“Food’s in the microwave,” read Phyllis’ note to him. He dumped his duffel bag on the sofa and walked up stairs. He stopped outside of Barbara’s room and quietly took a peek. He smiled to himself, watching her sleep peacefully. His little princess.

But she wasn’t anymore, was she? Bright-eyed and happy, she was on the cusp of becoming a strong, smart and independent woman.

He shut her door and walked back downstairs, grabbing his duffel bag and his own car keys, then took the two-hour drive back to Tallahassee.


“Jeez, man,” said Phil the next morning. “You look like crap on a stick. Did the missus keep you up all night, eh?” he added with a wink.

“Please stop talking about my sex life, Phil.”

“Hah! You know I’m just joking, man.”

“If you say so, Phil,” said Howard, putting on the pot of coffee. “Let’s get this Tallahassee job processed already.”

“Already started, dude. Dagon’s gonna get his nom noms on this Friday!”

Howard ignored the youth and forced himself to pour his usual cup of coffee, while that uneasiness churned his stomach. “Good,” he said over the brim of his cup. “Make sure you let me sign it before you send it off, all right?”

“No worries, man. I know the procedure. I’m on it. I’m golden.”

“That you are, kid. That you are.”


The girl squirmed in Lenny’s arm, her mouth gagged by his gloved hands. “This ain’t the girl, Carl,” he whispered through his ski mask.

“I can see that, you idiot, and how many times I gotta tell you to not use my real name?”

“Sorry, Carl.”

“Goddammit, did you check the requisition form?”

“I did, I swear I did! She’s supposed to be in this dorm!”

“Fucking admin…”


“No, sir,” said Howard sternly on the phone. Phil looked on anxiously. Howard nodded reassuringly to him. “No, sir, I don’t know how the girl could have gone missing.” A pause. “Well, to be fair, on a deadline this tight, we do have to consider that there will be certain factors that we can’t account for.” Another pause. “Yes, sir. Thank you, sir.”

He put the phone down, breathing out a sigh of relief that he didn’t know he’d been holding in. “It’s going in our permanent file, but that’s about it,” he said to Phil.

“Aww, hell no,” said Phil, brushing his hair back behind his ears over and over.

“Don’t worry about it, kid,” Howard said. “These kind of things happen. The permanent file thing is there just to keep people on their toes. We keep our heads down and keep doing our jobs and they’ll forget about it in a few months.”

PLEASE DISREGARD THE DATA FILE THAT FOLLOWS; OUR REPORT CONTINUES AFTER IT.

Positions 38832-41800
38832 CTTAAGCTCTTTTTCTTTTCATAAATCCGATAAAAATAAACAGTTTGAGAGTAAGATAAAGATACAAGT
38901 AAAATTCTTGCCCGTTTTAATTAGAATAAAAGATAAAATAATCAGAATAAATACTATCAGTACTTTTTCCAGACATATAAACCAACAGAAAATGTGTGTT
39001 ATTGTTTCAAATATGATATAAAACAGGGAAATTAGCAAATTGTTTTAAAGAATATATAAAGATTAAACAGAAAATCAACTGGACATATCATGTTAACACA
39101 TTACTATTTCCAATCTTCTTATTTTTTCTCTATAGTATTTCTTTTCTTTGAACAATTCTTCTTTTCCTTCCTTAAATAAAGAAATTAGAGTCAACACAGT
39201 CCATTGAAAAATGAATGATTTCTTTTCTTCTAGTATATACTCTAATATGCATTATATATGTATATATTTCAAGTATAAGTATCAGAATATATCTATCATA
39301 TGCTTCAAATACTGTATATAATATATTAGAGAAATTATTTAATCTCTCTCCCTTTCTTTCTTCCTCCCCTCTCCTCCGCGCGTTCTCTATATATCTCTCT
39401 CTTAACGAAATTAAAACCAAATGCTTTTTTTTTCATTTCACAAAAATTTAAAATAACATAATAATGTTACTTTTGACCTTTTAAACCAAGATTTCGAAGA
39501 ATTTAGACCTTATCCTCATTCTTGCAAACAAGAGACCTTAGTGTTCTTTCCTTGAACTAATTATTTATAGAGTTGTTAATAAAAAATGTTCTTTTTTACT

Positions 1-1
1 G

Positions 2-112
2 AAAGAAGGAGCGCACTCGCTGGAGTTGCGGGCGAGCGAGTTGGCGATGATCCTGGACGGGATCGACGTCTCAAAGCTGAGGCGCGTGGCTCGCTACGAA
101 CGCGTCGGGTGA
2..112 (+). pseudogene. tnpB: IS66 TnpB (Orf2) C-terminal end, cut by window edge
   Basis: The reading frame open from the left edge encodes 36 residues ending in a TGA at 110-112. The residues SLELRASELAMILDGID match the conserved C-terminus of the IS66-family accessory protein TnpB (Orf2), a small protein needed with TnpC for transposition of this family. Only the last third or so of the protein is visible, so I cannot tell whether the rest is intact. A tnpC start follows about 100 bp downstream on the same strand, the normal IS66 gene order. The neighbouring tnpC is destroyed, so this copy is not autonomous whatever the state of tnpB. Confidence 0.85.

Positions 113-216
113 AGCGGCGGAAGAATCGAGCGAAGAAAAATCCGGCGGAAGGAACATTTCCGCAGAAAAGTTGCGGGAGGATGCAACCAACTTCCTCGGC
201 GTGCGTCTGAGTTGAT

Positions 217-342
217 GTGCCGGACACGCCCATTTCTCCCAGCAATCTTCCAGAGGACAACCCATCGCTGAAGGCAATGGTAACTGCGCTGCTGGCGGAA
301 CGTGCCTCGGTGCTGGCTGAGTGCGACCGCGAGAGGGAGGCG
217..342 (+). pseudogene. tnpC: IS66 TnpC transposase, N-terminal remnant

“You sure, man? ‘Cause I really don’t wanna lose my job over this.”

“They almost never fire anyone. It’s not like there are tons of people lining up for this line of work.”

“Yeah, I know. I just… yeah, OK.”

By lunch, Howard was relieved and not entirely unsurprised to see that Phil was back to normal. A new order came in in the afternoon, this time for a different type of candidate. Phil scoured the files to look for someone suitable, but every time he came up with one, Howard told him to just keep looking. “We’re not in a rush, so let’s make sure we don’t mess it up.”

“Oh, right, man. Yeah, right.”

Howard parked the car in the driveway. Leaning back into his chair, he shut his eyes and breathed another sigh of relief. Monday, I’ll drop them my resignation, he thought to himself. I’m getting old and this latest job just proves that I’m slipping. This is a young man’s game and they’ll see that I mean it. My track record’ll handle the rest.

He opened his eyes and stepped out of his car. He thought again about how he hoped that Barbara’s new boyfriend wouldn’t turn out to be a moron like Phil and smiled to himself. He knew his baby girl was smarter than that.

Howard took one step forward before a gloved hand reached around and gagged him. He smelled chloroform and struggled for a little bit before losing consciousness. The blurring light of his living room shining through the windows was the last thing he saw for another day.

Phil walked into the office on Monday morning with a bounce in his step. He put the pot of coffee on automatically and switched his computer on. The phone rang, but he wasn’t surprised by how early calls were coming in this morning. He picked up the phone and said, “‘Sup?”

A pause, then Phil found himself straightening up. “Why, yes, sir. Thank you, sir! I’m totally all about innovation, man.” Another pause. “Nah, he thought he was being all ninja about it, but I knew better.” Pause. “Yes, sir! Thanks again, sir. I will.”

He replaced the phone, then sat back in front of his computer, and closed the file on the most recent job, an order for a middle-aged family man. “When you are hmmm hmmm… I’m hmmmm!” he sang to himself tunelessly.

© Wayne Rée, 2015